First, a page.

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Celebrating Valentine’s Day for couples going through IVF treatment

Anya Sizer of the London Women’s Clinic offers advice to couples undergoing fertility treatment on how to use the event to help ease the stress of undergoing assisted reproduction.


Couples with fertility problems can celebrate Valentine’s Day too

Valentine’s Day is nearly upon us again, and the shops are full of oversized bears, love-hearts sweets and comedy boxer shorts, all designed to show the one you love just how much you care. As with many other special days in the calendar, when you are going through fertility treatment, Valentine’s Day can seem like one more thing to avoid and one more pressure.

But Valentine’s Day can be a helpful reminder for couples going through infertility treatment. A reminder that underneath all the injections, scans, clinic visits, etc, there is an ‘us’ that can so easily be overlooked.

Stress is inevitable when undergoing infertility treatment

Couples are often surprised by the toll infertility is taking on their relationship and wonder if this is normal. What I have found, both personally and professionally, is that it is almost inevitable that it will put a strain on even the strongest of relationships. We should expect fertility treatment to be tough, but we should not lose sight of why we are doing it in the first place. We must not lose sight of the other person.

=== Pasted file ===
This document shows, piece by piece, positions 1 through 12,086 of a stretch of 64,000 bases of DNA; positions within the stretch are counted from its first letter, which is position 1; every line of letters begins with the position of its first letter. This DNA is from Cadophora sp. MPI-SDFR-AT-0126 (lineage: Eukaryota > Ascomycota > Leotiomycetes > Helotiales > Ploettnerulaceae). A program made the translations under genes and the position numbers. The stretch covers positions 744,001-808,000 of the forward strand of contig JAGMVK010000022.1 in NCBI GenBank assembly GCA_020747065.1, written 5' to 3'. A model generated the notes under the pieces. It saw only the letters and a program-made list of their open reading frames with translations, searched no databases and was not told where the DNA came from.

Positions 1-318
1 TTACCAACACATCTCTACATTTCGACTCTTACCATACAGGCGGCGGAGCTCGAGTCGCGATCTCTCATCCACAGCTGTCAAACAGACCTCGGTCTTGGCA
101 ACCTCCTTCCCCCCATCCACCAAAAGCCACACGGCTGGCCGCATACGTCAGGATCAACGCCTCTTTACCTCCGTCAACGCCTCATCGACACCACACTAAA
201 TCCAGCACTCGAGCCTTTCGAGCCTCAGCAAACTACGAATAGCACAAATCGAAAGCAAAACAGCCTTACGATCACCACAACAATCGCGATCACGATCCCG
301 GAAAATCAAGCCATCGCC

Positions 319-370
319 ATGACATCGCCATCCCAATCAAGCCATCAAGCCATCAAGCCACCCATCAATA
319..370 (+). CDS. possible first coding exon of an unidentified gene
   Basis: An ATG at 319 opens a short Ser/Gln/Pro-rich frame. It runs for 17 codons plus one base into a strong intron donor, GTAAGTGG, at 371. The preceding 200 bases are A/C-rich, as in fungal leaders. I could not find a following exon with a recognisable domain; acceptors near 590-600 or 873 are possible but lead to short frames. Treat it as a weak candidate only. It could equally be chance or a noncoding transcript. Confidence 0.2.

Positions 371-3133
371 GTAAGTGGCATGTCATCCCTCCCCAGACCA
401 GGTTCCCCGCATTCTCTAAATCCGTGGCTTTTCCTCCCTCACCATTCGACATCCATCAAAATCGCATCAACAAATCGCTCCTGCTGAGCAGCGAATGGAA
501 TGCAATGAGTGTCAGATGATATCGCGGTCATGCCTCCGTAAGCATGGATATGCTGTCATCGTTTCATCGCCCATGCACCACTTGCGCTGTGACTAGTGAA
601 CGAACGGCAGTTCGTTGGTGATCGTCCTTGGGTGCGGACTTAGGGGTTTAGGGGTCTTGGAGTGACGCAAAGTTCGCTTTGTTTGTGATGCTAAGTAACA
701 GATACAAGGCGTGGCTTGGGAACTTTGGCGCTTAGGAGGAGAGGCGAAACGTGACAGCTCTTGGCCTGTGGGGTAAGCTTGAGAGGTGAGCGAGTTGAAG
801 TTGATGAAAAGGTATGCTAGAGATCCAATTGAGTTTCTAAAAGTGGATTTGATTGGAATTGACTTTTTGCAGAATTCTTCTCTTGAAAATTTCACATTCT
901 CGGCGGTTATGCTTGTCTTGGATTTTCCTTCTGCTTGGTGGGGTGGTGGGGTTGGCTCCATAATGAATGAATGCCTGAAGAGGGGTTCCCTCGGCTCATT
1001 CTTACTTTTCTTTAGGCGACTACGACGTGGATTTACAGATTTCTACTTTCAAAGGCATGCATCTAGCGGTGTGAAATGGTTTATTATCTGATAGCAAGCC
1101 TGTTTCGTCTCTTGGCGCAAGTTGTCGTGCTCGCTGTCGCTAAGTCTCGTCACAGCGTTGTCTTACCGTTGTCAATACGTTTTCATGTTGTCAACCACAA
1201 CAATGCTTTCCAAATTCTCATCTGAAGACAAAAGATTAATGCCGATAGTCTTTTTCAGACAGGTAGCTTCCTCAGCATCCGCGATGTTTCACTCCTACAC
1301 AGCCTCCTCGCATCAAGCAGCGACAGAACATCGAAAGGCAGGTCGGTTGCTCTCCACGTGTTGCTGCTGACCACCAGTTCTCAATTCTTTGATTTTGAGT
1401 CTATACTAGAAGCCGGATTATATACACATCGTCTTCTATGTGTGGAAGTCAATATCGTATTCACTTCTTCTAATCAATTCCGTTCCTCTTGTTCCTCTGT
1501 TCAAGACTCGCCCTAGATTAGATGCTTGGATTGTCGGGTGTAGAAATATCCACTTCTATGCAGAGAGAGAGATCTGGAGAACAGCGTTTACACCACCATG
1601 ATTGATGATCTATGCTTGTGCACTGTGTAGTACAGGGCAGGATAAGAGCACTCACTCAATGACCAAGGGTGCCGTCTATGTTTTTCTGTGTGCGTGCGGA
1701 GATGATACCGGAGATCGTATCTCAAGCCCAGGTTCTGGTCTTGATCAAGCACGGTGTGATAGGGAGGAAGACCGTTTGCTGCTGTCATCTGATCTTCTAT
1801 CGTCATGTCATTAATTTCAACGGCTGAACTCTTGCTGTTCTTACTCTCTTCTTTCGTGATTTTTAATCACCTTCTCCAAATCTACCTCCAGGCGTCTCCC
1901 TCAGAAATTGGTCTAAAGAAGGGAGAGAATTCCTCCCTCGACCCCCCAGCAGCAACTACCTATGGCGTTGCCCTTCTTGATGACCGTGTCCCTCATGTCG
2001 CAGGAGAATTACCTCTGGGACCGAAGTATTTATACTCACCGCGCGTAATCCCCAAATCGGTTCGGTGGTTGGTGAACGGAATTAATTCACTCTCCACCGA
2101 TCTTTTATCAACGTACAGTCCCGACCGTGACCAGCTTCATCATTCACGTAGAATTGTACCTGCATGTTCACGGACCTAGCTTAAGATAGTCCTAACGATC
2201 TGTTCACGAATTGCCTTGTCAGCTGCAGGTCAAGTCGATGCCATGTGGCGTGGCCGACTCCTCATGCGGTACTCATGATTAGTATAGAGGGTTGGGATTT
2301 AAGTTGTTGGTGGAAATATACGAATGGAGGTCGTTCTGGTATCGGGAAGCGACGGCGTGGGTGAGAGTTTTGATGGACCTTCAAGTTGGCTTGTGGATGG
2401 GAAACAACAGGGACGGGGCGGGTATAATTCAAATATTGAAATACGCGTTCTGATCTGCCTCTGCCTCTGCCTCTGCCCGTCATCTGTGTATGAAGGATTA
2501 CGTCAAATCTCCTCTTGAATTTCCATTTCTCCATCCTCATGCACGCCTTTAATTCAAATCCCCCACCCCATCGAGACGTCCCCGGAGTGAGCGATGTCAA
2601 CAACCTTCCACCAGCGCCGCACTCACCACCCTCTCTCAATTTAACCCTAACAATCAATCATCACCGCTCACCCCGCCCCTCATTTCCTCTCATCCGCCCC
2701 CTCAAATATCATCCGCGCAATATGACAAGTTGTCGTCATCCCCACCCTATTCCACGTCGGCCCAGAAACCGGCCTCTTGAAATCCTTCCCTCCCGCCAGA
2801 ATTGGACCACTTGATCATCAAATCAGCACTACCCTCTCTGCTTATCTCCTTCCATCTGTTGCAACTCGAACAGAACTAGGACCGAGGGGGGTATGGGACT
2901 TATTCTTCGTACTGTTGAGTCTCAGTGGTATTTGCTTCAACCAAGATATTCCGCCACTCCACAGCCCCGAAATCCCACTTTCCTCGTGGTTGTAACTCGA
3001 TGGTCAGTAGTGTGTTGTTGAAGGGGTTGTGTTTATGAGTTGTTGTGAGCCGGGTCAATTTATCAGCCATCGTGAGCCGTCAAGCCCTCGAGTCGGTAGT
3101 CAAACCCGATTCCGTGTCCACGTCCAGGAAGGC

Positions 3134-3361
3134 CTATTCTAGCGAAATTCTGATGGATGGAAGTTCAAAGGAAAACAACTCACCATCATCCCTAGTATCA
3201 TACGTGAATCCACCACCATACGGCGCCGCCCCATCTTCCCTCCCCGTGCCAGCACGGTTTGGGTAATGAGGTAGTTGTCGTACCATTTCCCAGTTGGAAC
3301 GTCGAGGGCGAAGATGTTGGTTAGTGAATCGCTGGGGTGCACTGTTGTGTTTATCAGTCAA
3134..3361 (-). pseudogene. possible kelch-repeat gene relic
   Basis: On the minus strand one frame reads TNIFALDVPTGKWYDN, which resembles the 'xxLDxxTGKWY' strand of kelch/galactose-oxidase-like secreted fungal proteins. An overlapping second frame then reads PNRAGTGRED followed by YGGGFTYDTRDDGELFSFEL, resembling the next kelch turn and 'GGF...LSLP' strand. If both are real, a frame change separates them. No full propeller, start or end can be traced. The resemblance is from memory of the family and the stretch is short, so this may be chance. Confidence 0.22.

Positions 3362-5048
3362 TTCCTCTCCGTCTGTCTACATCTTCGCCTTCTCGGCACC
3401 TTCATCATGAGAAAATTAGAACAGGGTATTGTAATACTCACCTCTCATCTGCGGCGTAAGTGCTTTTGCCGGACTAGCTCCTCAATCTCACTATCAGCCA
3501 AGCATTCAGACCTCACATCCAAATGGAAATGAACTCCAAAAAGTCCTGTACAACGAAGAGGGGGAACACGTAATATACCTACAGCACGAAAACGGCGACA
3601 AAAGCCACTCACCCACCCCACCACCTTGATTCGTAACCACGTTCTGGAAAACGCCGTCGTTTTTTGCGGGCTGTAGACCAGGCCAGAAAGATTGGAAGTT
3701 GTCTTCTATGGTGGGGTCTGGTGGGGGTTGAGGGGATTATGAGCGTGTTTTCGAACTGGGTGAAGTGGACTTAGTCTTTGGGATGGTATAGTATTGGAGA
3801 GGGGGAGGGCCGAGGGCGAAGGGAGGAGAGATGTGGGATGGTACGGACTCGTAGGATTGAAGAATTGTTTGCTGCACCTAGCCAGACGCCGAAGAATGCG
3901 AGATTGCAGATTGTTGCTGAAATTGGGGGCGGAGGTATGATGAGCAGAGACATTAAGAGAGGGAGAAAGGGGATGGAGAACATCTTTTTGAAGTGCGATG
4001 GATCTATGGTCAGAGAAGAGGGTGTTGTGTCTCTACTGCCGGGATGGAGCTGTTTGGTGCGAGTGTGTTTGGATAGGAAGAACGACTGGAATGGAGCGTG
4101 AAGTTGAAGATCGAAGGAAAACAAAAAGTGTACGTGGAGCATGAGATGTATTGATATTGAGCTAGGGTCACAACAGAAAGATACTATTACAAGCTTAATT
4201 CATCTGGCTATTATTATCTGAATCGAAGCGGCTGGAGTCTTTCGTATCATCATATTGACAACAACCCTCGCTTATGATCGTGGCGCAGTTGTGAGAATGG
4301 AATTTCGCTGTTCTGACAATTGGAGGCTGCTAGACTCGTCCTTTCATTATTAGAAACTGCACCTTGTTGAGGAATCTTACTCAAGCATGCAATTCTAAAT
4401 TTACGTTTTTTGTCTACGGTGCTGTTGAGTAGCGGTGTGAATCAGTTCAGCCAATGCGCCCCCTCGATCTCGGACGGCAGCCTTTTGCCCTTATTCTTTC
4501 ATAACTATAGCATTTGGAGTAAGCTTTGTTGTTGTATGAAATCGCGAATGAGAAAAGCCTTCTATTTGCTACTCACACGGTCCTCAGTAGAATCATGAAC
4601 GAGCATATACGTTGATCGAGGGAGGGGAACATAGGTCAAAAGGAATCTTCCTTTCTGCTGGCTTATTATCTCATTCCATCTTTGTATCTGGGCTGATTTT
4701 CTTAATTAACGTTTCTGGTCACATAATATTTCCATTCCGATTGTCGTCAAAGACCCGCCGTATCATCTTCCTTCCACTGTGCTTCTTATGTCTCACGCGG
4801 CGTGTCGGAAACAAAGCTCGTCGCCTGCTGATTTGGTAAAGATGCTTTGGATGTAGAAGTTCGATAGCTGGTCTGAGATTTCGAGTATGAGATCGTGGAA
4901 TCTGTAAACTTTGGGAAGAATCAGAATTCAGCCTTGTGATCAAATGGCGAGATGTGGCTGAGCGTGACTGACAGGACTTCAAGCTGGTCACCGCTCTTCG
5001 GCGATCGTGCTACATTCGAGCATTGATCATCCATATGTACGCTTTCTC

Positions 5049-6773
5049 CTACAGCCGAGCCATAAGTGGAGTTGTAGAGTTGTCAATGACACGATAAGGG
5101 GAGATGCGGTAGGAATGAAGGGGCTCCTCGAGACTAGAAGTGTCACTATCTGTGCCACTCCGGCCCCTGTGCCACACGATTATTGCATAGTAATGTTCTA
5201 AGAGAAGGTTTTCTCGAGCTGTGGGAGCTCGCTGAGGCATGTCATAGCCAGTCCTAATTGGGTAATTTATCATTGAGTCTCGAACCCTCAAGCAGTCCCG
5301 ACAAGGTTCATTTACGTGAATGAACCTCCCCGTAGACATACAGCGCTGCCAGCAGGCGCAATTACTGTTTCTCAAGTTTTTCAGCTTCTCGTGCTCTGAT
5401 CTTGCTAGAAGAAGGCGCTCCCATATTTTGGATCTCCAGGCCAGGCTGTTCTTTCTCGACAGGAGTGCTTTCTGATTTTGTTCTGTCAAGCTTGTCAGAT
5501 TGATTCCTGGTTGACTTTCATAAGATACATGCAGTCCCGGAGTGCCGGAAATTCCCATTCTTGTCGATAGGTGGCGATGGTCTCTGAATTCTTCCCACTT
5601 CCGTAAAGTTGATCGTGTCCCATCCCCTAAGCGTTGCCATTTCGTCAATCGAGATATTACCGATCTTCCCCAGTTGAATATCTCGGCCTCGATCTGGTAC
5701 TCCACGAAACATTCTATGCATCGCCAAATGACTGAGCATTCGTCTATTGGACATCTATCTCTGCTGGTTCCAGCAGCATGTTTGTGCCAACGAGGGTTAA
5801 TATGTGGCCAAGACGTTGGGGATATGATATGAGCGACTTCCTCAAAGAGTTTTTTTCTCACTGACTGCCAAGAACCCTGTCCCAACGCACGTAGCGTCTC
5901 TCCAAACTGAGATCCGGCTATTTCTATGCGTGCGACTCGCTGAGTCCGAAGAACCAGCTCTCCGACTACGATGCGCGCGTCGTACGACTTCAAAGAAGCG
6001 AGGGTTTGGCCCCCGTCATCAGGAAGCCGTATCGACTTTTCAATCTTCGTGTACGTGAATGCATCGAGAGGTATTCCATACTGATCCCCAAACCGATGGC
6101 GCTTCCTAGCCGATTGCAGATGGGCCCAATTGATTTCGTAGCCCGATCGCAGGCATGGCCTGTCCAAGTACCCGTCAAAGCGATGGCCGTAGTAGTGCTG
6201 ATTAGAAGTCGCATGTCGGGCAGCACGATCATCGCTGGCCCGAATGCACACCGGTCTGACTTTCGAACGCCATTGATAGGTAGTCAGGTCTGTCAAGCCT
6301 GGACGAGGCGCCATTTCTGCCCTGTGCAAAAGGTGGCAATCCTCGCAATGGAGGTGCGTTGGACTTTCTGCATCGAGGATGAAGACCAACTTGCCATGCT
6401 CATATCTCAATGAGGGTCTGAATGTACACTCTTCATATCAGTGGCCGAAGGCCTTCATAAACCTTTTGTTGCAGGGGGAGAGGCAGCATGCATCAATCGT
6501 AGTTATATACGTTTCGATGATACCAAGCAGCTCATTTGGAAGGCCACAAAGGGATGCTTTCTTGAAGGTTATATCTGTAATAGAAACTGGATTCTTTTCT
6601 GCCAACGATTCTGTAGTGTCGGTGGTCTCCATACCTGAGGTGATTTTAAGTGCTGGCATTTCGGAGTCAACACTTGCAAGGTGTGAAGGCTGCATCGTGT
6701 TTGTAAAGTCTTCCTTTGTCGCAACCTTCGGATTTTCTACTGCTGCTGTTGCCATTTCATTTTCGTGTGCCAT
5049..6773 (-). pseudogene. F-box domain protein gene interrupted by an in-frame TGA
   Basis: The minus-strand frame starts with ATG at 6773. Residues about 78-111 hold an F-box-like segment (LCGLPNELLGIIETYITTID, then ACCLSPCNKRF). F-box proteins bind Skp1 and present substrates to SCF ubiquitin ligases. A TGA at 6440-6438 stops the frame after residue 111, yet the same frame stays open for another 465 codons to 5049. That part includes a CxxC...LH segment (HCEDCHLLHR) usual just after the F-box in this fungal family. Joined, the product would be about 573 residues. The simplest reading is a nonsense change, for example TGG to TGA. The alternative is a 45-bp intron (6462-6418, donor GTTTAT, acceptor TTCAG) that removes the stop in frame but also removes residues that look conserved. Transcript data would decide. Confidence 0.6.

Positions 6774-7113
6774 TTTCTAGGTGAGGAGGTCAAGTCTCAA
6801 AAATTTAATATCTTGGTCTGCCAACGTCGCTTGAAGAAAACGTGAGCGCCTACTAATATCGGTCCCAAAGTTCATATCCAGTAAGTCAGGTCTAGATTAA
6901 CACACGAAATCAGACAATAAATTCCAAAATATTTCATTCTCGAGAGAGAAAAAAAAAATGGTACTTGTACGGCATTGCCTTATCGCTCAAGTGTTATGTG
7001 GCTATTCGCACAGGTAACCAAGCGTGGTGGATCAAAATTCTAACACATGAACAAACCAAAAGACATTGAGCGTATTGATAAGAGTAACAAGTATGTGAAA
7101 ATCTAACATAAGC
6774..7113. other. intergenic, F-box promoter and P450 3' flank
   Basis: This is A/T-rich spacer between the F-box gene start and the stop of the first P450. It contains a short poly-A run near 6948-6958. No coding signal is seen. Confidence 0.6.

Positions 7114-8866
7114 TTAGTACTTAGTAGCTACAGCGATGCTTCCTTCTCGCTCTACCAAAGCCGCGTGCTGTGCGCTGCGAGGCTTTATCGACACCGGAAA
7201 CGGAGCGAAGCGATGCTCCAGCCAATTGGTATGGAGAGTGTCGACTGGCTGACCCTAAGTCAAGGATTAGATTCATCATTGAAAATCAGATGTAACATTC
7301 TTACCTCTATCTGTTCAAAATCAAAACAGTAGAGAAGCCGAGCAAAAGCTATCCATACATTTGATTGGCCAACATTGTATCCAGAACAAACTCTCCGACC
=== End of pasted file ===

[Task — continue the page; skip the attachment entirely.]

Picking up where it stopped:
Tips to help couples undergoing assisted reproduction to get through Valentine’s Day

A few tips then to help you this Valentine’s Day if fertility treatment seems to be taking over your life and relationship:

  • Try not to expect too much from each other. You are both going through a tough time and will need all the support you can get. There may be times when one or both of you finds it all too much and feels they have nothing left to give. Get the external support you need, whether from friends, family, a good counsellor, a support group, or online communities. You don’t need to do this alone.
  • Focus on the aspects of the other person that you love and make it an essential part of treatment to have fun together. Go and see a mindless film, watch a DVD and have a glass of wine (it is allowed on special occasions) - anything that lifts your spirits and brings a smile to your face.
  • Ask your partner what they need right now and how you can best support them. You may well feel most loved through talking, and they may well feel most loved through being built up as a person and respect. It is all too easy to assume the other person will want what you want. They may surprise you.
  • Know that, although this Valentine’s Day may not be ideal and that you may well not be where you want to be in life, you are moving forwards towards that end goal, and who knows where you will be this time next year.

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